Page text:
EDMUND (EADMUND), SAINT, THE MARTYR: Last king of the East Angles; b. in Nuremberg 841, the son of King Alkmund; killed by the Danes near Hoxne (25 m. n. of Ipswich), Suffolk, [Page 79]


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Eisenach Conference Elagabalus THE NEW SCHAFF-HERZOG

of the nobility (1861); the taxation of congregations (1874); church discipline (1857); the treatment of sects (1852, 1855, 1884); religious instruction in secondary schools (1868); the introduction of a Biblical text-book instead of the whole Bible in primary and secondary schools (1898); and the inspection of religious instruction in secondary schools (1900). The topic of Christian charity was brought up in discussions on aid for emigrants (1855, 1872, and 1894), the organization of charities (1865), Christian work in war (1868 and 1870), furtherance of foreign and home missions (1872), and care of dismissed prisoners (1892). As a result of a recommendation of the conference a collection for German Evangelicals in foreign countries is now taken up every other year in most of the German State churches.

The resolutions following all these discussions were, of course, not legally binding; but the opinions of the most prominent theologians and jurists,

as expressed in the papers and reports Practical of the conference, had a permanent

Results. value; and still more valuable was the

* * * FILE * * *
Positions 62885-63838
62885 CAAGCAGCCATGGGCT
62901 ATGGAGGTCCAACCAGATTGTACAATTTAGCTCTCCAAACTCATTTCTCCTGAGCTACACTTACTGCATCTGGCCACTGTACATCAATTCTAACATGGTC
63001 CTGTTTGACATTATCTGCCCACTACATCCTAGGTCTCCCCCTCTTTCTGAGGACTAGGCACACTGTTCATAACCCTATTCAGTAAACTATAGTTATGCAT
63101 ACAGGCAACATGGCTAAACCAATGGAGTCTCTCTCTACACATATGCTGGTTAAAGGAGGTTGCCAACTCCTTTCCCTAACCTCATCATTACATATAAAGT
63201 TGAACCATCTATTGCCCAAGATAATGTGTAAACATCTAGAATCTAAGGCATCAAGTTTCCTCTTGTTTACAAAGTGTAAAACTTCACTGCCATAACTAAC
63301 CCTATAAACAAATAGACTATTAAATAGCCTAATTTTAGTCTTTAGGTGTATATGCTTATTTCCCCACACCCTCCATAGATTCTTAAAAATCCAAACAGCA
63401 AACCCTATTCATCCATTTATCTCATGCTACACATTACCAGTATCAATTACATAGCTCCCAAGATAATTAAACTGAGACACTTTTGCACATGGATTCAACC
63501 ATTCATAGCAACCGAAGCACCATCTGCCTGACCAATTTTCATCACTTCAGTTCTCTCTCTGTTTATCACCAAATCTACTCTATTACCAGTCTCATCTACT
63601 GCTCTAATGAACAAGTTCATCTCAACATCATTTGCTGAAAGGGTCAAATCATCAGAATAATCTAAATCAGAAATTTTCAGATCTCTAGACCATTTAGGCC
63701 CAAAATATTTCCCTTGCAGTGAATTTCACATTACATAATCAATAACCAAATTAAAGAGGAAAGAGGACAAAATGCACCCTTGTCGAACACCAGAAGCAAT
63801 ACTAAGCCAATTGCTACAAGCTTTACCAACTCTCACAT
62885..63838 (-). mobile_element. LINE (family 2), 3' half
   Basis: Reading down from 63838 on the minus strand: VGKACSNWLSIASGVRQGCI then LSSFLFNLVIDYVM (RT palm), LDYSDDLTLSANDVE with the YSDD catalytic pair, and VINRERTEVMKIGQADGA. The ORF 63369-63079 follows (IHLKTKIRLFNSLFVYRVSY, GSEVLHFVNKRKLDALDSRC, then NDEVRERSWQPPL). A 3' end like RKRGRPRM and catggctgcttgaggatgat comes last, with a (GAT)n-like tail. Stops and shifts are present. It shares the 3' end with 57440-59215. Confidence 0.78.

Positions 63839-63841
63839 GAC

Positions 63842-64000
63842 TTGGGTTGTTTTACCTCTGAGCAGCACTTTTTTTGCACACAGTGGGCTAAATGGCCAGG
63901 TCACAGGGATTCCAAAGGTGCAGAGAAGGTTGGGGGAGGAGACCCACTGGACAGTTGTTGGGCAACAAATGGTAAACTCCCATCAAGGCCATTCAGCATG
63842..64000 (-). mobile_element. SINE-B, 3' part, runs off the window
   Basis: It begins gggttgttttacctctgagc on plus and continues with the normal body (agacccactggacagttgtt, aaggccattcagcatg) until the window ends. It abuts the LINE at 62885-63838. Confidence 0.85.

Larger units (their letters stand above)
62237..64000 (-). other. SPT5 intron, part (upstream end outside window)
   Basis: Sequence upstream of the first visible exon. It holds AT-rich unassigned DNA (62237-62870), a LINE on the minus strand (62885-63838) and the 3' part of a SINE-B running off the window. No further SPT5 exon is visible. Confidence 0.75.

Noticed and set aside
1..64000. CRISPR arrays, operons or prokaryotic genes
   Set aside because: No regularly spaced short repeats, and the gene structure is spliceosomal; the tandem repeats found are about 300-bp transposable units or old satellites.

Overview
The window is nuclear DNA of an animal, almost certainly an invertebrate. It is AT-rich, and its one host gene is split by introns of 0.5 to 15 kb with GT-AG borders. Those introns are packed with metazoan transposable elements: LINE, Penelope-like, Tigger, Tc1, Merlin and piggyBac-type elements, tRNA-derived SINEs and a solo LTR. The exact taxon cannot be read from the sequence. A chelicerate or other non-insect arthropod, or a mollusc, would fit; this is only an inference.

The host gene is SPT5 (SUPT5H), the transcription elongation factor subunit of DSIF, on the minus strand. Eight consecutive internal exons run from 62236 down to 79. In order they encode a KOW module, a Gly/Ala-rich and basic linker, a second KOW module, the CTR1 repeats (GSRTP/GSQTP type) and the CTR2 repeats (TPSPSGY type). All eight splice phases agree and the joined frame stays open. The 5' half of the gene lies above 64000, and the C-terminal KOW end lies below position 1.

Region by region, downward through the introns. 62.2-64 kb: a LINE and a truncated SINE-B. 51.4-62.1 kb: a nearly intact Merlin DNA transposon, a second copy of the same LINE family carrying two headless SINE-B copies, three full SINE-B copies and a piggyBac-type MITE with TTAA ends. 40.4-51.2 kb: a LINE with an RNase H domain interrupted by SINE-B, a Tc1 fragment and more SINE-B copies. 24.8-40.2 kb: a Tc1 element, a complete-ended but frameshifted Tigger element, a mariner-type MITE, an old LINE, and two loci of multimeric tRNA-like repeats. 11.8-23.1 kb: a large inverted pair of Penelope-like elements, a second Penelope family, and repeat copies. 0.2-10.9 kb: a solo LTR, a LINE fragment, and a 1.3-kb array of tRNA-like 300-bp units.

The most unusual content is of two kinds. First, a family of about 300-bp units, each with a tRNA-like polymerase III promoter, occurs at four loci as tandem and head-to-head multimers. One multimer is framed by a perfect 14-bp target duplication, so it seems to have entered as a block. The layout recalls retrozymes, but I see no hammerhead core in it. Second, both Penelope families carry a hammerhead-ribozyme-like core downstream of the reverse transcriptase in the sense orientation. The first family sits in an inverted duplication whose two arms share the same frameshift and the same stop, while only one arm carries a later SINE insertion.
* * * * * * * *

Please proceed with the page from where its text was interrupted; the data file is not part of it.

personal intercourse of men charged with church administration from all parts of the country. And the conference was not satisfied with mere theoretical discussions; it was drawn by an inner necessity to productive work for the common interests of Evangelical Germany. In this connection may be mentioned the practical impulse given in 1859 to the organization of associations for the cultivation of religious art, the regulations for the building of Evangelical churches (1861 and 1898), the propositions for getting up a uniform almanac for the German Evangelical Church (1868, 1870) and selecting daily lectionaries from the Bible for use at home and in the Church (1868). Detttsches Evangelisciies Institut in Jerusalem, an enterprise of the German Evangelical Churches that had its inception in the conference of 1900, may also be mentioned.

The desire to publish the results of its discussions soon led to the founding of the Allgemeines Kirchenblatt fur das evangelische Deutschland, which, besides the protocols of the conference, compiles the laws and regulations of general interest enacted by the German Evangelical Church authorities. It forma the most complete collection of documents for modern church law in the German Evangelical Church. The question of church statistics was discussed in 1859, and resulted in the volume Zur kirchlichen Statistik des evangeliscTten Deutschlands imJahre1862 (Stuttgart, 1865). Since 1880suchstatistics have been published regularly. In 1861 the revision of Luther's translation of the Bible was advocated. It was decided to procure a uniform text on the basis of a received text of the Canstein Bbile Institute, with due regard to the original editions of Luther's Bible, and to modern scholarship. The revised New Testament appeared in 1867 and was approved by the conference in 1868. In 1870 the revision of the Old Testament was undertaken and in 1883 appeared the so-called Probebibel. The entire work was completed and accepted by the conference in 1892. At its first meeting the conference decided upon a selection of the best hymns,